Our bird feeder is mounted on a piece of conduit that is attached to our deck railing. It is supposed to be a squirrel proof bird feeder, but the squirrels in our neck of the woods figured it out a long time ago. No doubt the squirrels in your neighborhood are just as crafty.

Add a few trees conveniently growing within jumping distance and the squirrels had a free all-you-can-eat buffet. Not that I mind feeding the squirrels, but it was soon going to cost more to feed them than us!

Then I found the cone shaped squirrel baffles. I think the intent is that you just put one on the post underneath the feeder and the poor squirrels sit there and look at it confused. Then they stand up and climb the pole and get more confused. It really is quite entertaining. I'll try to get a photo someday. The squirrels don't like me anymore.

But, we have have those ever so convenient trees from which these acrobats dance to the ends of the branches and then gracefully leap to the feeder and stretch out across the top and feast away. So, I put a baffle above the feeder and now when a squirrel lands on the baffle, it is in for a great tipsy ride followed by an unceremonious plunk to the deck. See? They really don't like me anymore.

The baffles are not attached to the pole, instead they just rest on a clamp on the pole which makes them tippy and they can spin. Now the squirrels are mad and confused, but the birds are happy, and I am amused watching the antics of the poor squirrels trying to beat the baffles.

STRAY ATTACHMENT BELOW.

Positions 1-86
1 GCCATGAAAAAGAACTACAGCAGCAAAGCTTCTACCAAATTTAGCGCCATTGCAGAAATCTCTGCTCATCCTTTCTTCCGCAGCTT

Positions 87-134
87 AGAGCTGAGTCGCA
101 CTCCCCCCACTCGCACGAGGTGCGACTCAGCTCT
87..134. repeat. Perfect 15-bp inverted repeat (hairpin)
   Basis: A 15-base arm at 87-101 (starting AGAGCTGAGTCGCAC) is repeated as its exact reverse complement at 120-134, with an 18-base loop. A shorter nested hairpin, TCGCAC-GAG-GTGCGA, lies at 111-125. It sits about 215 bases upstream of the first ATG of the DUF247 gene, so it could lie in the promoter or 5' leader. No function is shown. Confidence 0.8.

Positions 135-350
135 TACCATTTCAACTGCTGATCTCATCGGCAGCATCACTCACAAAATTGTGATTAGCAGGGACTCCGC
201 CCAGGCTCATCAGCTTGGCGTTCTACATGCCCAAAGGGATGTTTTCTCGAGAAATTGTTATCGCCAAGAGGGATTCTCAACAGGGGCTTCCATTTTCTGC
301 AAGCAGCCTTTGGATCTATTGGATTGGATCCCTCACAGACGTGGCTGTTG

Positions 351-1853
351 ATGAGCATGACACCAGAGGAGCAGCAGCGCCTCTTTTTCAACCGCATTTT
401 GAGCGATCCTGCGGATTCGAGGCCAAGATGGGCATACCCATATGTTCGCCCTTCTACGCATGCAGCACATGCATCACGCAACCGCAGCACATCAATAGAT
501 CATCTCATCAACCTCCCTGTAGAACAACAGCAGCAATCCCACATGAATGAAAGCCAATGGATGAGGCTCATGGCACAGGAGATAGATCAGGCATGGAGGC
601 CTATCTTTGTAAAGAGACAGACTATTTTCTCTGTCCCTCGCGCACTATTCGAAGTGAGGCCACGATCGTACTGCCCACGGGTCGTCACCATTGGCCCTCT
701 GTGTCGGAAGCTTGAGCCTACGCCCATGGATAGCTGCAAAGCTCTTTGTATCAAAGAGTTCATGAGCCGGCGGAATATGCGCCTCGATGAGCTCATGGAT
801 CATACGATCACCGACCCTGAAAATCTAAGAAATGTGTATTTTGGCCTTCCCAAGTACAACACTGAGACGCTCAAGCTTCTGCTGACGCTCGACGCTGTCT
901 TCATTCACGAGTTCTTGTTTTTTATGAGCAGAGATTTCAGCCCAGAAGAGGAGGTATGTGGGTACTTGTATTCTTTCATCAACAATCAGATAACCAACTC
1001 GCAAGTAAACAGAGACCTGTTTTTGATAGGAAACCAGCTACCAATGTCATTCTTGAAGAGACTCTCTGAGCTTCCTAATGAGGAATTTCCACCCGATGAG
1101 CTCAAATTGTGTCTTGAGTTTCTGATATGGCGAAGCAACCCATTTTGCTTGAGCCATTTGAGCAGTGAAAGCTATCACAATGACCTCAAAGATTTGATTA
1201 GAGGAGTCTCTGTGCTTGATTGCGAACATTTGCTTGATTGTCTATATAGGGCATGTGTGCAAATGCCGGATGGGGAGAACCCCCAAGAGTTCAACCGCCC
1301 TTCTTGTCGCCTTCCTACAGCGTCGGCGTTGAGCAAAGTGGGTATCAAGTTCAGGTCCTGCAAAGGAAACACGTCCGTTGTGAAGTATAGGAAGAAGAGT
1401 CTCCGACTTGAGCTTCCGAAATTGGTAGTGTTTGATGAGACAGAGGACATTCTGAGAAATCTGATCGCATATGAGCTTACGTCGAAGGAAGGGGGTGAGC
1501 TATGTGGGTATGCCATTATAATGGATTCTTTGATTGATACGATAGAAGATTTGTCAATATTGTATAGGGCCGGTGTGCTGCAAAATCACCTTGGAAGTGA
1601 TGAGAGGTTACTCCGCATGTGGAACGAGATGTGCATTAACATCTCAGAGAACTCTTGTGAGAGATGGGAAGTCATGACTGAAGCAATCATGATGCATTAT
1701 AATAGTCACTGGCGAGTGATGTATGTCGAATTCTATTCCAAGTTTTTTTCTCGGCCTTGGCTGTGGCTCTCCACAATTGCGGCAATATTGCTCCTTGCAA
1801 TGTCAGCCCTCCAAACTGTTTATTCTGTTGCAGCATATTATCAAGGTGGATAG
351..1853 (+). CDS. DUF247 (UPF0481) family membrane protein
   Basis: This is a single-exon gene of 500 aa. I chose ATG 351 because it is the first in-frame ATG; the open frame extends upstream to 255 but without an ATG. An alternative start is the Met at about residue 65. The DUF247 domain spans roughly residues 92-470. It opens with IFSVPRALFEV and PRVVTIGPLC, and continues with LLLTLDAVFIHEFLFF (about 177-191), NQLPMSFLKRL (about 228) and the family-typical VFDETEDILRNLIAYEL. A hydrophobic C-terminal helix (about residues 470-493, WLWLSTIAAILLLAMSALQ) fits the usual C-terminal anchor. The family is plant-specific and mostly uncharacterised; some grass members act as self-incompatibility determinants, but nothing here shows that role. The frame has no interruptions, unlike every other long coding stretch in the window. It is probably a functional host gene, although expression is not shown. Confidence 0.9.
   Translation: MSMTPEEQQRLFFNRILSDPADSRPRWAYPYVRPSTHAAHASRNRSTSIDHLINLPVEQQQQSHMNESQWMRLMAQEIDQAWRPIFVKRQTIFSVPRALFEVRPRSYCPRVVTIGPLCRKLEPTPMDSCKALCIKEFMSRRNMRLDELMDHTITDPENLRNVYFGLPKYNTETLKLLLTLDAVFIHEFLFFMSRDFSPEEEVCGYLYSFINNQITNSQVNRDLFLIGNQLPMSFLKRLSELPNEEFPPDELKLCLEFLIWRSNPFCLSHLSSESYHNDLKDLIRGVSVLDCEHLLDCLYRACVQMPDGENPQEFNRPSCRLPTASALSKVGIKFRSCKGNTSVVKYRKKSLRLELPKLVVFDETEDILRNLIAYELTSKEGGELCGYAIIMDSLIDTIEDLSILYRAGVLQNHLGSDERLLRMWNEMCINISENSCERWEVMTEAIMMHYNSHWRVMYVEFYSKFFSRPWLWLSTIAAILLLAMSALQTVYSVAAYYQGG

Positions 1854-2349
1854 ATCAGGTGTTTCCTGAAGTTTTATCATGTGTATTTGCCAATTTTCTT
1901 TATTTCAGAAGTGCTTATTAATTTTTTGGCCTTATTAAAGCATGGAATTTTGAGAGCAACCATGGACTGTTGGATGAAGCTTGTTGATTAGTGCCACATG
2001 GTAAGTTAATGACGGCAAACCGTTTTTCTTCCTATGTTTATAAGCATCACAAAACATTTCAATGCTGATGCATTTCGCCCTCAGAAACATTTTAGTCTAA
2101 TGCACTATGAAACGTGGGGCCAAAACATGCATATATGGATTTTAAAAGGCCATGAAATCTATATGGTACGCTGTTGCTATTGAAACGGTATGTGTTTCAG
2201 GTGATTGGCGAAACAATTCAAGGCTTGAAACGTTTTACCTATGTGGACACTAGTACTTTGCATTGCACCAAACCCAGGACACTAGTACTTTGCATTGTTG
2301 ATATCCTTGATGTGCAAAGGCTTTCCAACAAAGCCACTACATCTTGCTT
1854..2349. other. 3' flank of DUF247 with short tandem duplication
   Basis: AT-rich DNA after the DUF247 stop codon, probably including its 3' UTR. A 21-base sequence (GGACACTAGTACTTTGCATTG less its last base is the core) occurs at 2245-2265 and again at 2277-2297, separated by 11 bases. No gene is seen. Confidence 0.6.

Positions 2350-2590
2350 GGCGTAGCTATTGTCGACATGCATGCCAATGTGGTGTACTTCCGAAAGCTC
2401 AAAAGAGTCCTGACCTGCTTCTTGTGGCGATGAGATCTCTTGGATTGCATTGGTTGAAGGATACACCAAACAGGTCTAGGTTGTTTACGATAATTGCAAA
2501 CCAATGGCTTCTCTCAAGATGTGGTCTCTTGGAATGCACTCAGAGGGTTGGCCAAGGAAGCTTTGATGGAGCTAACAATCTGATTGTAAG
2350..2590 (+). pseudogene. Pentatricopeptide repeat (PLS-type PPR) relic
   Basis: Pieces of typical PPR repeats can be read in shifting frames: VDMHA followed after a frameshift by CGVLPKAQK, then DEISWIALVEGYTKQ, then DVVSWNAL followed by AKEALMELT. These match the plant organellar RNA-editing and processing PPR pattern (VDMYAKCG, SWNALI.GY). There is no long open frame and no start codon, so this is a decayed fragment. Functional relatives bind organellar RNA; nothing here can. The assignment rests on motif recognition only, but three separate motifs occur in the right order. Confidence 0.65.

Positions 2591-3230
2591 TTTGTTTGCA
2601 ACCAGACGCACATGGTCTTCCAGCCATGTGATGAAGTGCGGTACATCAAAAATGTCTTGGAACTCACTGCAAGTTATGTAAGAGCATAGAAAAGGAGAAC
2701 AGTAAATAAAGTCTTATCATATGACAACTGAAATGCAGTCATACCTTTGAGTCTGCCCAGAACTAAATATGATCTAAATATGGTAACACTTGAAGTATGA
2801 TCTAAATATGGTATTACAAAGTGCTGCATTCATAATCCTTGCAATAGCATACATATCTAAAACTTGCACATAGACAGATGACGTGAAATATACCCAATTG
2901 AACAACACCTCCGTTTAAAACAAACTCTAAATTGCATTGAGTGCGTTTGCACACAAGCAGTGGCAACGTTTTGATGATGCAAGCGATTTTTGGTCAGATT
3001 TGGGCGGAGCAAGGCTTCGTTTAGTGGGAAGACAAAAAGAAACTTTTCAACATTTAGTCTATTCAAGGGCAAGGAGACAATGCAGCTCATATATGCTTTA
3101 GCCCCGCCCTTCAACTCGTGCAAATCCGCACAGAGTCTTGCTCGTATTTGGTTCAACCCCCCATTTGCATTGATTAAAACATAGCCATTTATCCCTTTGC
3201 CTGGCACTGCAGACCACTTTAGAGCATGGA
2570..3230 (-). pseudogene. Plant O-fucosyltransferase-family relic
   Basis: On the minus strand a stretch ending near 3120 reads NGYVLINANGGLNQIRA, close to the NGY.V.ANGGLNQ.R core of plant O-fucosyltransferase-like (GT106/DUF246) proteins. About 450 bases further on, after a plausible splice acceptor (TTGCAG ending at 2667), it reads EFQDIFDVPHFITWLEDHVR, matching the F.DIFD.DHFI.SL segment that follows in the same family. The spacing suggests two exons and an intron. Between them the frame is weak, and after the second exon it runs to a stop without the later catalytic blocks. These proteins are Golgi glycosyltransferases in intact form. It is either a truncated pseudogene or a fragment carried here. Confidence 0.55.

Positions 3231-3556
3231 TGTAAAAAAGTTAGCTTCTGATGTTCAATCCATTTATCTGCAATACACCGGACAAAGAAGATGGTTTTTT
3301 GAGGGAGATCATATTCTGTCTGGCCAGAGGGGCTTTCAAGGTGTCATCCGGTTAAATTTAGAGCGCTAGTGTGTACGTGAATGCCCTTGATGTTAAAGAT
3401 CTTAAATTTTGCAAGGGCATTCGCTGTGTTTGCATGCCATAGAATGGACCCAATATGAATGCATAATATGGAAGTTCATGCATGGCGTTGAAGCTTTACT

So why is this post titled "Red and grey squirrel proof bird feeder"? 

Because the midnight raiders, the flying squirrels, have much better aim when leaping from the trees and successfully feast nightly. At least there are fewer of them.


Saturday, December 15, 2012

Snow! and a fix for holes in the jeans

We started the morning with rain and a forecast of that changing into ice pellets or sleet then snow by the afternoon. But it changed to snow from the rain and it is piling up fast... hmm, that might impact some of the plans for this weekend.

It's the big, heavy flakes that are beautiful, although they do cause concern for the poor pine tree that gets so weighed down and looks as though some branches might break.

There is less snow on this railing because I had scraped it clean earlier—messy squirrels!

Some of the holiday goodies have been made with lots more to come. I post about them later.